There is a story about Ving Rhames told by David Koepp, screenwriter of the first Mission: Impossible, which explains why it is good to say what we think aloud.
There was a fair alternation of actors between the first Mission: Impossible of 1996 and Mission: Impossible 7 currently filming in Rome. Tom Cruise he has always been the undisputed protagonist and producer of the entire saga, but there is also another character present in all the films. Besides Ethan Hunt, is Luther Stickell to appear in each chapter, always played by Ving Rhames. He risked not being in the fourth film Phantom protocol, in which in fact he is not involved in the mission, but in the end his character was inserted in the epilogue when everyone gathers to have a beer, just before the revelation that closes the story.
About this constant presence, there is a story about Ving Rhames that is worth knowing. To tell it is David Koepp, celebrated American screenwriter who is one of the authors of the first film.
Mission Impossible: Ving Rhames was only supposed to be in the first movie
Conversing with the two podcast hosts Light the Fuse, dedicated entirely to the saga, David Koepp remember that before filming Mission: Impossible a reading of the script had been done with the actors and the director Brian De Palma, all gathered around a large table in the Prague hotel where they were staying.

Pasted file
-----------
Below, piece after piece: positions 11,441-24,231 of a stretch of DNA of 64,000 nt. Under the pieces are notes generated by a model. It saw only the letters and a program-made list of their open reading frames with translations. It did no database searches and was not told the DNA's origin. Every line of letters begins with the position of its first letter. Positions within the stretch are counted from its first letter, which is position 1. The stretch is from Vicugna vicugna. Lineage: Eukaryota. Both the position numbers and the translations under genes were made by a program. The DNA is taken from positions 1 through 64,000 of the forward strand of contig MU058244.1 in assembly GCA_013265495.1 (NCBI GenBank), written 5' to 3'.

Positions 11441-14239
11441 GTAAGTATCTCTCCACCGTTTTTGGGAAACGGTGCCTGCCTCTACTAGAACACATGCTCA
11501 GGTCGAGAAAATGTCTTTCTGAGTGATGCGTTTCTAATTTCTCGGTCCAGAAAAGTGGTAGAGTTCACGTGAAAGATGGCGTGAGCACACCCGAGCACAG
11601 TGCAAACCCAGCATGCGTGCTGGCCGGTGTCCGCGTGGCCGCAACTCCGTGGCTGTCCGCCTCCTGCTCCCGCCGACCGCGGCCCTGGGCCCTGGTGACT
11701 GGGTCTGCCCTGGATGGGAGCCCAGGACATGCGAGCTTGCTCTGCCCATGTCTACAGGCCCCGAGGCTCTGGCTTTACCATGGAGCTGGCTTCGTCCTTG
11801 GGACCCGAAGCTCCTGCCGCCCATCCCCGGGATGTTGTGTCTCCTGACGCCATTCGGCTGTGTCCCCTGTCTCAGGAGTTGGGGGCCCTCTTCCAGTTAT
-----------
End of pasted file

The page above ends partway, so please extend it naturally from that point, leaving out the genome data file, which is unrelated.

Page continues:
Let’s imagine the scene.
Sitting with a script in hand there are Tom Cruise, Jon Voight, Jean Reno, Emmanuelle Béart, Henry Czerny, Ving Rhames, Kristin Scott Thomas, Vanessa Redgrave, Brian De Palma and the writers David Koepp e Robert Towne. The reading begins and everyone recites their lines. We arrive at the showdown in which the helicopter chases the train into the tunnel and, in this excited moment, the character of Luther Stickell dies. The last page is turned and the reading ends. “Are there any questions?” he asks Palm.
We are in early 1995 and the popularity of Ving Rhames has never been higher, thanks to images from Pulp Fiction released a few months earlier that are still well etched in everyone’s memory. In short, it is with Marcellus Wallace that here we have to do.
“I have something to say,” he says Ving Rhames, “why does the black character have to die?”. Director and screenwriters look at each other and say “well, a lot of people die in the film”. Rhames he urges, “I want to know why the black character always has to die.” In the next moment of silence, the authors will have mentally focused, from his point of view, that the actor plays the only black character in the story. “Actually you’re right …” they say in chorus, “ok, then Luther stays alive”.
And for having expressed his thoughts at the right time, at a table that could have intimidated anyone, Ving Rhames marked the fate of Luther Stickell extending his life. The irony of fate wanted his character, the only one among the co-stars, to be included in all the films of the saga. Including future ones, chapters 7 and 8, resulting in hefty pay for the actor.